MOSCOW, September 13 (RIA Novosti) – Taliban fighters suspected of attacking a Pakistani teenage activist Malala Yousafzai are said to have been taken into custody by Pakistani authorities on Friday, Reuters reports.
“The entire gang involved in the murder attempt... has been busted," said General Asim Saleem Bajwa, Pakistan’s army spokesman, adding that the gunmen are members of Tehrik-i-Taliban Pakistan, an organization, coordinating activities of several Pakistani extremist militant groups located near the Afghan Border.
Malala Yousafzai, a human rights activist, who had launched a campaign, aiming at extension of education opportunities for girls and women, was shot in the head on her way home from school. After the attack she was in critical condition that drove her parents to send her to Great Britain for treatment and rehabilitation.
At the time of the incident she was 15 years old, but her human rights activities began much earlier. At the age of 12, she started writing about her life in a BBC blog, describing horrifying living conditions under the rule of Taliban forces, known for their brutal treatment of women. After seizing control of much of the country in 2009, the Taliban launched a campaign against female education, closing numerous schools and prohibiting girls from taking part in educational activities.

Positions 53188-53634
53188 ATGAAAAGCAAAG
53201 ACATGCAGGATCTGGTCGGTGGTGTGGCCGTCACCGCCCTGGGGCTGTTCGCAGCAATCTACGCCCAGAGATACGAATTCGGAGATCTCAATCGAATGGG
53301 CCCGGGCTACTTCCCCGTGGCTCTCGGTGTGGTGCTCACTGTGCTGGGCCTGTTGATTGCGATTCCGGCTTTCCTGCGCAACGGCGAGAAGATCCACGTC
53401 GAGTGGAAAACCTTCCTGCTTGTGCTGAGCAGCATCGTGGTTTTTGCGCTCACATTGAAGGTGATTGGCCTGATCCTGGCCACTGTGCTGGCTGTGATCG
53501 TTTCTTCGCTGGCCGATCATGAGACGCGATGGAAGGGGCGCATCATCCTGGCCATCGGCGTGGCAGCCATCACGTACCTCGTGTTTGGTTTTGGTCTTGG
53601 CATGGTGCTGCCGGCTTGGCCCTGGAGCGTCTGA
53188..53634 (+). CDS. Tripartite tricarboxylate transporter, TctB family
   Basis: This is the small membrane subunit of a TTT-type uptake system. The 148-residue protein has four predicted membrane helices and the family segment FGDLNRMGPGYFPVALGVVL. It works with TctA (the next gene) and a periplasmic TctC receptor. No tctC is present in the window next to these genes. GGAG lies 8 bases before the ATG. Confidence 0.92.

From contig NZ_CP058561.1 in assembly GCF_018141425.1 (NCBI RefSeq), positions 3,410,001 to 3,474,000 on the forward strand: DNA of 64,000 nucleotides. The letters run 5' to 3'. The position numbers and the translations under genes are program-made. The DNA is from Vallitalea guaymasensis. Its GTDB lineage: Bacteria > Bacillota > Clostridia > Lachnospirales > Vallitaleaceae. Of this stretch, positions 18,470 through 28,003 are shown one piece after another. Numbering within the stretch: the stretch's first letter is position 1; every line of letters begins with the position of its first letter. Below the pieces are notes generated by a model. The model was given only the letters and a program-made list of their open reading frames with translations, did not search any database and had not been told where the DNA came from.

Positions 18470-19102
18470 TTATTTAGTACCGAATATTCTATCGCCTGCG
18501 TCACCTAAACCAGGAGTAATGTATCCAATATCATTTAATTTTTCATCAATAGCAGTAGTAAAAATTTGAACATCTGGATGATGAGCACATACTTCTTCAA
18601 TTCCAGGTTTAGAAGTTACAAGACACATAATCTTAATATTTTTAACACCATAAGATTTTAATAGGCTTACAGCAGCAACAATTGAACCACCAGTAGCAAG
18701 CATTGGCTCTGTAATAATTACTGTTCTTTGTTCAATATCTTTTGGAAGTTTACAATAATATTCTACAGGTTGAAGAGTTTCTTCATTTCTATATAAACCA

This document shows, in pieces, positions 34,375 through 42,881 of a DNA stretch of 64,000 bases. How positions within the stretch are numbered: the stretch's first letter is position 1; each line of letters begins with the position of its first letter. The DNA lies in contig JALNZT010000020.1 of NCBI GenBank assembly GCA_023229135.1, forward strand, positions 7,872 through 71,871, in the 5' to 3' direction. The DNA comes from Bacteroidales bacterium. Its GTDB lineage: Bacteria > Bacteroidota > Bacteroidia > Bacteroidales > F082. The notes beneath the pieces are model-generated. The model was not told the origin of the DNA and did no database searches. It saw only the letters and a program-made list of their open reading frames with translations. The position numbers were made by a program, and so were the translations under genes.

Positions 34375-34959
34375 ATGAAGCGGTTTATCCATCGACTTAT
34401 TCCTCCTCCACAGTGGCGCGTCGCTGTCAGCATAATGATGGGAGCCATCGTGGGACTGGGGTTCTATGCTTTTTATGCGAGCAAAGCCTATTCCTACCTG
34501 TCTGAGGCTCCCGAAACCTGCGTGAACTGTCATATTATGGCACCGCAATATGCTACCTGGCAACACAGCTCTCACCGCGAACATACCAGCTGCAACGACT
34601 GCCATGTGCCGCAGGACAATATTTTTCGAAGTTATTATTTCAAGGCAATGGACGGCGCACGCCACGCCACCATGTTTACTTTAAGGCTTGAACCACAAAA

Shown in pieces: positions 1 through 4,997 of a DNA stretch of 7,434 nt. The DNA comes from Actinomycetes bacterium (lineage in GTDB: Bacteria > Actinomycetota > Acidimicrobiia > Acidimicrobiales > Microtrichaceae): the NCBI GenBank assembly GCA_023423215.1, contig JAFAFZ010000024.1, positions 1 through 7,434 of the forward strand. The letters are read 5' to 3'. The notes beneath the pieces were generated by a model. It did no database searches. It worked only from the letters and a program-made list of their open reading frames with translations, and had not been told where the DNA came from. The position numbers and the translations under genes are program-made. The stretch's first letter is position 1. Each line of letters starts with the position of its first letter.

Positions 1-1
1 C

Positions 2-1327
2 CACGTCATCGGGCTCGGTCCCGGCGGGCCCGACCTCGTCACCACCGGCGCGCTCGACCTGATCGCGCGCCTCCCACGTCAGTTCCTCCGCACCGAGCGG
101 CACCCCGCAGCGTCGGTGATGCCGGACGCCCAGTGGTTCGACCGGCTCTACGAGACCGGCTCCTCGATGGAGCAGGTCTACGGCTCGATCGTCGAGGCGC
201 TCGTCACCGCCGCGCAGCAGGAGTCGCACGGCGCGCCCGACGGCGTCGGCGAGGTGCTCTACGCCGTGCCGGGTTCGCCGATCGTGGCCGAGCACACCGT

After the attack, Malala became a symbol of struggle for women’s rights and resistance under radical regimes. During her treatment period, she was encouraged by numerous supporters and sympathizers from all around the world, who were inspired by her courage and shocked by brutality of the incident.
Malala’s father believes that the arrest of his daughter’s attackers is a great step forward in fighting terrorist activities in Pakistan. "This is good news for our family and most importantly, for the people of Pakistan and the civilized world. This first step of apprehending Malala's attackers signifies the beginning of real hope for the hundreds of thousands of people whose lives have been affected by terrorism," he said in a statement.
Malala, aged 17, is currently living with her family in Great Britain, unable to return home because of the danger, posed by Taliban to her and her parents. Last year, Malala was nominated for the Nobel Peace Prize and won the EU's Sakharov human rights prize, which was established to award organizations and persons who have committed themselves to the protection of human rights and freedom of thought.